This would inflate losses by $40,000.

There have been cases of employees who tried to file the same claim in more than one state.

If insurance companies set up two separate files, they may show as reserves in two states where only one should be indicated.

Ownership Changes

Ownership changes, including mergers, acquisitions, and spin-offs, and changes in the nature of a company’s operations can have significant effects on how the company’s experience modification factor is determined.

This is one of the most complex areas of the experience rating process, so you should seek expert advice in these situations.

Be alert to these types of circumstances.

Other Techniques for Managing Experience Mod

Every dollar a carrier pays in benefits to an injured worker will affect the employer’s experience modifier and the resulting worker's compensation premiums for three full years.

Therefore, measures that control or limit workers' compensation claims payments have the added benefit of minimizing the experience modification.

Occupational Medical Providers

One technique for controlling modifiers is to utilize occupational medical providers (where allowed by state statute) that provide quality care and have a mutual commitment to bringing injured workers back to work.

While your company must be very cautious about directing care for an injured employee, it is beneficial to all parties when the medical provider corresponds with the employer in providing care that is reasonable and commensurate with the injury that occurred. 

Light or Modified Work Duty

Offering light or modified duty (where allowed by state statute) can reduce or eliminate lost wage dollars from being reported into some experience modification factors.

This is because of the amount of medical expense–only claims are included in the experience rating computation.

The injured worker continues their medical recovery while contributing to the company. 

Drug-free Workplace

Some state statutes may also allow for similar penalties imposed on workers' compensation benefits, such as violating a safety rule or positive drug and alcohol tests.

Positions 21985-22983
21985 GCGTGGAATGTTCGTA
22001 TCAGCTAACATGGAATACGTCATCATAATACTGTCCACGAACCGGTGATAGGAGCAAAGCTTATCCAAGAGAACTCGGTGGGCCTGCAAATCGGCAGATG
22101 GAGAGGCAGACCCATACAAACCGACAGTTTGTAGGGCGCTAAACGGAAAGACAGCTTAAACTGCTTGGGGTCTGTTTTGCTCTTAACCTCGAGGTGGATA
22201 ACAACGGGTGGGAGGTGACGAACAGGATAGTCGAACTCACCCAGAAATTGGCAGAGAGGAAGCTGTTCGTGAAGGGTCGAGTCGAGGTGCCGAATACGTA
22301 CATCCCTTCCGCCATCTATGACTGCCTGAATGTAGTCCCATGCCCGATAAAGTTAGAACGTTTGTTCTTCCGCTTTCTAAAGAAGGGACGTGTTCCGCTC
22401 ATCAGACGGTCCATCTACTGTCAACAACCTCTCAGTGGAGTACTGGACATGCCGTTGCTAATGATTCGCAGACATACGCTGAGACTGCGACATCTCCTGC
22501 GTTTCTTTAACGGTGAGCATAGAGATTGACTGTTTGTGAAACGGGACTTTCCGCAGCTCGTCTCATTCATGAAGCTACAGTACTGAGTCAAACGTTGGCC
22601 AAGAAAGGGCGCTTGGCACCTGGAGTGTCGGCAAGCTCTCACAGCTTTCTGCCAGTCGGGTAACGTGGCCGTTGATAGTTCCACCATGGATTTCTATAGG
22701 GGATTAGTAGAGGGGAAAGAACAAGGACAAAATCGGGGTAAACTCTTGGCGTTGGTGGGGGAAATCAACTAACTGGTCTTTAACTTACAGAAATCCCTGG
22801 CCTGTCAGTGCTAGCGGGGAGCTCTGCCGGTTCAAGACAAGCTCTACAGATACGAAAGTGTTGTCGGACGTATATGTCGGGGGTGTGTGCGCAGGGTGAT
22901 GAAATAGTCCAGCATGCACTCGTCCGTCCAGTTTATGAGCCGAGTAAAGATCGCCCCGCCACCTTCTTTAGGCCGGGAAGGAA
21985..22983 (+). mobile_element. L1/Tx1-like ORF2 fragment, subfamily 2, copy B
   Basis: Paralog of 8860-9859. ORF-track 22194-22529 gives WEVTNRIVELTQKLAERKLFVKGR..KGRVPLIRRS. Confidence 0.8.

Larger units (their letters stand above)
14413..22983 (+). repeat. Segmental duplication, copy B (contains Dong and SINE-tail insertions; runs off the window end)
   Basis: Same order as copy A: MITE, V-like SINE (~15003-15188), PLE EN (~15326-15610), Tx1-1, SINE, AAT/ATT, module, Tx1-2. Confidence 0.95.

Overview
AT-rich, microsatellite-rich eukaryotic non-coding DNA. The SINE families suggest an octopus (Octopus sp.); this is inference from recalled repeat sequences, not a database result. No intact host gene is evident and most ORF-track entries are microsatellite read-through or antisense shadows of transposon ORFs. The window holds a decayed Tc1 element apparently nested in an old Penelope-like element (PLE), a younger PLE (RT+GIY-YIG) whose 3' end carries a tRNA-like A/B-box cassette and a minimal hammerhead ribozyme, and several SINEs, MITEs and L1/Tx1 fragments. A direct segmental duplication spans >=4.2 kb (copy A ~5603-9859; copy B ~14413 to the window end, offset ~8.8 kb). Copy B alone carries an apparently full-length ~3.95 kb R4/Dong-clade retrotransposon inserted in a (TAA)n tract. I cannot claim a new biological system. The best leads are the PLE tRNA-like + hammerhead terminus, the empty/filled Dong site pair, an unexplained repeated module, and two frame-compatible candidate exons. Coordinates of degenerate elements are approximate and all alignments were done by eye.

The state workers' compensation penalties could result in lower dollars being used in the modification factor calculations while reinforcing a safe, drug-free culture in the workplace.

Loss Control Procedures

Implementing a loss control program that promotes a strong and consistent safety culture will also help control experience modifiers, especially if the commitment to the program is embraced throughout the organization.

Employers should continue to take advantage of loss control training and education that is offered by carriers, brokers/agents, and independent safety experts.

Completing accident investigations and using that information to enhance your safety program will improve the future overall bottom line of the organization—not to mention helping to create a positive influence that can attract qualified employees to work in a safe environment.

The Rub

It's important to keep track of your EMR over time so that you can take advantage of any potential savings opportunities available.

Carriers review a business’s EMR annually, and changes in risk levels could result in a reduction or increase in premiums charged. Therefore, if you want to save money on workers’ compensation costs, you should review your EMR periodically and take advantage of any discounts carriers offer.

By understanding how the experience modification rate works and taking steps to improve it, businesses can potentially reduce their workers' comp costs significantly.

With little effort, employers can lower their EMR score and enjoy the benefits of cheaper premiums. However, they must also keep accurate records and monitor their score over time so they don't miss out on potential savings opportunities.

By following these tips and staying informed on how the system works, employers should be able to lower their EMR scores and save money on worker's compensation costs in no time.

This is where we come in at Rogue Risk.

If your current insurance professional has never addressed issues like this with you before, I will encourage you to contact us today.

I look forward to introducing you to a new viewing of your insurance program.

Thank you,

Ryan Hanley